So you need a root canal. You're probably exploring your options and wondering, "Can I get a root canal without a crown?" A crown might supply the finishing touch you need to protect your tooth and keep it strong for years to come. However, a crown isn't necessary in every case. Ultimately, your dentist or endodontist will let you know what's best for your tooth, but you can explore which situations you might get a root canal without a crown.
Do You Need a Crown After a Root Canal?
Medically Reviewed By Colgate Global Scientific Communications
Is a Crown Necessary After a Root Canal?
During a root canal procedure, the small, threadlike tissue in the tooth's center - the diseased or damaged pulp — is removed. The remaining space is then cleaned, shaped, and filled. Though root canals save teeth from decay, they cannot restore teeth to their former strength. Sometimes a tooth needs a little reinforcement.
A dentist or endodontist might choose to place a dental crown after a root canal for several reasons. These include:
- To strengthen a fragile tooth. A previous injury, the removed tissue, or the trauma of drilling can all leave a tooth more fragile after a root canal. Placing a dental crown can provide the strength it needs to last and prevent any future damage.
- To prevent infections. An infected or injured tooth is automatically at higher risk for recontamination. A dental crown provides an extra layer of protection against infection so you can avoid an extraction.
- To protect from sensitivity. A root canal can leave some nerves feeling extra sensitive to temperature. Get a dental crown to tolerate the heat or chill better.
- To provide a natural-looking appearance. Without the pulp, a tooth might appear gray or deeply stained. Restore the whiter shade and match the surrounding teeth with a dental crown.
When Can You Get a Root Canal With No Crown?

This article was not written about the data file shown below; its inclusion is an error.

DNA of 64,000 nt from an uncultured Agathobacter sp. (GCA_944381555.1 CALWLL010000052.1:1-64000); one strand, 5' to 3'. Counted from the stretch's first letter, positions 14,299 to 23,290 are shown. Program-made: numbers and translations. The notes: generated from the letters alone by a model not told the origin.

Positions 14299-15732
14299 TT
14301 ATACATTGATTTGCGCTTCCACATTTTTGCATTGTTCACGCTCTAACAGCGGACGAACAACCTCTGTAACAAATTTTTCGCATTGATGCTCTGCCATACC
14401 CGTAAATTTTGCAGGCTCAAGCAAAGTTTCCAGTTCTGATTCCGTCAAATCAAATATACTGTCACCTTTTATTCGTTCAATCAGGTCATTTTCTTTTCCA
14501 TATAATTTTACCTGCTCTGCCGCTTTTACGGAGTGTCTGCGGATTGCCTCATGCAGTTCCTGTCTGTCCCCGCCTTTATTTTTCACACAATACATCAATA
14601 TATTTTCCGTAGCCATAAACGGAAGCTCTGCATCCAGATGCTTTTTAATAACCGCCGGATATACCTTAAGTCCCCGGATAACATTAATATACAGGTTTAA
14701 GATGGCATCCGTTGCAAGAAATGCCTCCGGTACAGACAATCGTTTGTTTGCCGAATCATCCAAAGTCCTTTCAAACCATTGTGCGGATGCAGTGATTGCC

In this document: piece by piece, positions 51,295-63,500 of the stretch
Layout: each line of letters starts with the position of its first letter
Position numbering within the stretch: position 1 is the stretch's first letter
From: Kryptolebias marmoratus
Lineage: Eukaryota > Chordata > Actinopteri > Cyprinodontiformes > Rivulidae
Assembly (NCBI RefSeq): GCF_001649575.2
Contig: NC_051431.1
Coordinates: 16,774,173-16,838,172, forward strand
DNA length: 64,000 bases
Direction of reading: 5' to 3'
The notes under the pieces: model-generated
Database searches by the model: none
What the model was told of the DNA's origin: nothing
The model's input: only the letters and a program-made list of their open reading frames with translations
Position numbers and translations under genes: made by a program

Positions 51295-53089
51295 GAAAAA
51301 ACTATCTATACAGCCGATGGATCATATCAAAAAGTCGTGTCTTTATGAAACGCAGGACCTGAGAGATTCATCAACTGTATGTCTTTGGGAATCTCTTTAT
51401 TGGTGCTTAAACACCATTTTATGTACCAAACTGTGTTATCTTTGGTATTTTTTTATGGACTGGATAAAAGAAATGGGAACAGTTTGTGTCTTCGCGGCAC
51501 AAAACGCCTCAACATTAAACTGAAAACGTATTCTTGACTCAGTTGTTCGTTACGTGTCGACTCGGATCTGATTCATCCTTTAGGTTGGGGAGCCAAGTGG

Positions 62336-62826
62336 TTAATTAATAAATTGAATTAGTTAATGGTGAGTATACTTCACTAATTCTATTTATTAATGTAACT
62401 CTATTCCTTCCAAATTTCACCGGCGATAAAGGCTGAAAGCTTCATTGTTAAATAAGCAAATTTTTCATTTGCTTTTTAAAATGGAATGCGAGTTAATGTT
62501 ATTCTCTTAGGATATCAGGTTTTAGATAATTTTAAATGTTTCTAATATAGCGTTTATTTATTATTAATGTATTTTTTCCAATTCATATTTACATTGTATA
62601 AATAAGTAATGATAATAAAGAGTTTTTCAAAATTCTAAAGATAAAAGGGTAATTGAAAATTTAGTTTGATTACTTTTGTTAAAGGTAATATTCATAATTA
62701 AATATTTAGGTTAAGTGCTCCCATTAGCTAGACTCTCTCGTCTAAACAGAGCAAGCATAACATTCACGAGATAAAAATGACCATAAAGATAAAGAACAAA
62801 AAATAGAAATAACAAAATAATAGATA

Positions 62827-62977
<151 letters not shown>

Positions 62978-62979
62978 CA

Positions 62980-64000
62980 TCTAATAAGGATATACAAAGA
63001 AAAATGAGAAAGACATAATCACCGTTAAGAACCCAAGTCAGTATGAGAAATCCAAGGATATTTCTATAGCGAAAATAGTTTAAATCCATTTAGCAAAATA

Dental crowns provide some fantastic benefits. In fact, a study in the Journal of Endodontics found a 90% survival rate for teeth placed with crowns after a root canal procedure. However, a dental crown isn’t always necessary. Ask yourself some of these questions to see if you would benefit from a crown:
- Where is the tooth located? If the tooth receiving a root canal is in the back – so your molars or premolars — the chances are greater you’ll need a dental crown. This is because these teeth must withstand all the pressure of chewing and grinding, so they might require the extra strength a crown can provide. On the other hand, the front teeth — your canines and incisors — might be perfectly fine without a crown, depending on the level of excavation.
- What is the condition of the tooth? The more injured or infected the tooth, the greater likelihood that you will need a dental crown. If the dentist or endodontist must excavate a large amount of the tooth during the root canal procedure, you will probably need a crown to reinforce the tooth. Molars and premolars that maintain a large amount of tooth and are at low risk for fracture might still be suitable for filling-only restorations after a root canal.
- Has this tooth been restored before? Similarly, if the tooth has undergone several restoration procedures — including the root canal — it will most likely need a crown to maintain its appearance and function.
In the end, your dental professional will help you determine the best option for restoring a tooth after a root canal. If you’re worried about the cost or appearance of a crown, bring those concerns to your dental professional so you can work together to find the best solution for your smile.
Oral Care Center articles are reviewed by an oral health medical professional. This information is for educational purposes only. This content is not intended to be a substitute for professional medical advice, diagnosis or treatment. Always seek the advice of your dentist, physician or other qualified healthcare provider.